On one morning when they were gathering the cattle, Grandpa met Joe Alford, who had some land on the north side of LaBarge Creek, where he raised horses. Now, he was helping the Spur outfit gather cattle to put across the Green River to the winter range on the Little Colorado Desert. He suggested that W.J. ride with him down to the Spur headquarters to meet Alexander Reel, manager of the Spur. He said they had a good blacksmith who could forge whatever brand Grandpa might decide to use.
Of the cattle Grandpa had brought from Parley's Canyon, more were
branded with a
Lazy PL on the left rib. Grandpa thought he might put it on the rest of the cattle and add a Lazy J beneath it. It was the blacksmith who suggested that they join the two irons with an upright bar to make the single iron more stable and to eliminate the need for two irons. Thus the Lazy JHPL brand was born.
Amid strong outcries from the children, Grandoa caught Little Jim the following day, heated his new iron, and seared his brand on the calf. After explaining to the children that now everyone would know that the calf truly belonged to them, they accepted the procedure. Not long after that the Spur was branding late calves before crossing them to the east side of the river; joshing that no one could make that brand over, the crew helped Grandpa brand the rest of the cattle.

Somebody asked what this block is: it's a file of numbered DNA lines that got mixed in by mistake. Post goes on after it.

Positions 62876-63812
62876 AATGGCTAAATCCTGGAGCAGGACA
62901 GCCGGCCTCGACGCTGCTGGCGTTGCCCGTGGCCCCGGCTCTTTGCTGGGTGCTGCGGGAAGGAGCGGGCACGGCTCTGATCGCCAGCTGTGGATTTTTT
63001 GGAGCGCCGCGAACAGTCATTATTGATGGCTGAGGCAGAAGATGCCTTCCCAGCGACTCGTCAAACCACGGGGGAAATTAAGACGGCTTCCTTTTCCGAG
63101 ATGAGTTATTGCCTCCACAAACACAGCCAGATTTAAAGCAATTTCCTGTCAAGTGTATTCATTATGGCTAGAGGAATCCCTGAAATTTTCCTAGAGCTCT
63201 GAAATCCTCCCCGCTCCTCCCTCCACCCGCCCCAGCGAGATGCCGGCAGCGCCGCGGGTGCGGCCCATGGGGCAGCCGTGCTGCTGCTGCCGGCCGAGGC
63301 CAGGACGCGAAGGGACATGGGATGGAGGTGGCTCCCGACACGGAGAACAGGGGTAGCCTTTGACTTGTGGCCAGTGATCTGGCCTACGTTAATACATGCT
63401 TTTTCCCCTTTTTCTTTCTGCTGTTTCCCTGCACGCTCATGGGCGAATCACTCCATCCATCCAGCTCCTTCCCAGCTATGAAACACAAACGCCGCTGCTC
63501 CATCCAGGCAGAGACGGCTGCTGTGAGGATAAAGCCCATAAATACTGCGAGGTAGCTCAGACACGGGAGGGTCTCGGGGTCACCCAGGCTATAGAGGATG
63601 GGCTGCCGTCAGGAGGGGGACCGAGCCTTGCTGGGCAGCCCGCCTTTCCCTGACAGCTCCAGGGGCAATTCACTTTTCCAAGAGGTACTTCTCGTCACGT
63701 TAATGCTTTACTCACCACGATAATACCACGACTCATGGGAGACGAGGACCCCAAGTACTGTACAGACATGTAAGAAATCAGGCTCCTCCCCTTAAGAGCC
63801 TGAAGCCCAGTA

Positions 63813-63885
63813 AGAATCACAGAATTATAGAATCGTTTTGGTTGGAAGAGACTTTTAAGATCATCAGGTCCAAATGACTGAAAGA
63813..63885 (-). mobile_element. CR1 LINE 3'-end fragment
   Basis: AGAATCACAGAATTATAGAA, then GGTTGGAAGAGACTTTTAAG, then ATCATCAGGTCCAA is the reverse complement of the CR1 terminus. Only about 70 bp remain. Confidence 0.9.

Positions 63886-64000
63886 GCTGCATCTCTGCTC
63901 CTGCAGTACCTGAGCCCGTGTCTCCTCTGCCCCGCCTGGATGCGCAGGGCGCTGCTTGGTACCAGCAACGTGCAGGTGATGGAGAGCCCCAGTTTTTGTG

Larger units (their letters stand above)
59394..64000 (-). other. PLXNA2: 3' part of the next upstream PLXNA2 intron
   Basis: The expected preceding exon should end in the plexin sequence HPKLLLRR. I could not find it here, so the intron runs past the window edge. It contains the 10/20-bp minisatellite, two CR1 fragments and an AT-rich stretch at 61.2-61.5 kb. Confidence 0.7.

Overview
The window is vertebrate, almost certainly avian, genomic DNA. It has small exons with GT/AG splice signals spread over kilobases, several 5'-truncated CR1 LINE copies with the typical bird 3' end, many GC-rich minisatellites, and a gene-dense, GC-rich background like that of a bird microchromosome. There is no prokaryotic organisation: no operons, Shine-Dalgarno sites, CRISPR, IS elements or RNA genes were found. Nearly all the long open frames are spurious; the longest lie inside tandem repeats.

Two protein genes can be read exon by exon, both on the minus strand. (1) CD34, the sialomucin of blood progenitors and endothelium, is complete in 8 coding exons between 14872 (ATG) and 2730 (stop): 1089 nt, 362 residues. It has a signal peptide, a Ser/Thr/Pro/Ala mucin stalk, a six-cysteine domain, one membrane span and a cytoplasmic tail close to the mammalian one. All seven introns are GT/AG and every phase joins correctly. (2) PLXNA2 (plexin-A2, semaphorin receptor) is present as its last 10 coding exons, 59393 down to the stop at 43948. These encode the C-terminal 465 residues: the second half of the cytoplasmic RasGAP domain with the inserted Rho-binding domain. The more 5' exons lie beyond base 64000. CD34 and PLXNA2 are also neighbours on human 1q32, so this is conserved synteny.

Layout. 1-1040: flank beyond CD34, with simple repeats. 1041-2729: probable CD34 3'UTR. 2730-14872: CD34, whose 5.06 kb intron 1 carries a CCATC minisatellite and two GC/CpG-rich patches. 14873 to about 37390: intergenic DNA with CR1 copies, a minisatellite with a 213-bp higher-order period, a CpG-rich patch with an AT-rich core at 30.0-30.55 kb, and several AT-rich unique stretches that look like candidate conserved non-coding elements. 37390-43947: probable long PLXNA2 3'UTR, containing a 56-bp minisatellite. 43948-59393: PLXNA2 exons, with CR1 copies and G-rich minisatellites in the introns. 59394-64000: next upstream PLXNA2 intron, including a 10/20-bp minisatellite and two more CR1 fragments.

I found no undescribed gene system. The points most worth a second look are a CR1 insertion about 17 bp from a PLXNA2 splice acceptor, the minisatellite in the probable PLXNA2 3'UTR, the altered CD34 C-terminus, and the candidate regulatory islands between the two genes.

While, if I heard of them, I have forgotten the other brands
of that early date, I will insert here what I do remember: Joe Alford
branded his horses with the Rocking Chair brand on the left shoulder.
Niels Miller used a brand called the Index Finger on his cattle, and a
simple M on his horses. Later he bought the land belonging to Joe,
and that is where his grandson, Charles, and granddaughter, Harriet Chrisman,
now make their home. When the Millers retired and moved to Ogden,
Utah, in 1908, their oldest daughter, Inger--who had married a rancher
from the Opal area, Jim Chrisman, in 1898--decided to bring her family
to LaBarge. She and Jim brought with them the Flying W brand still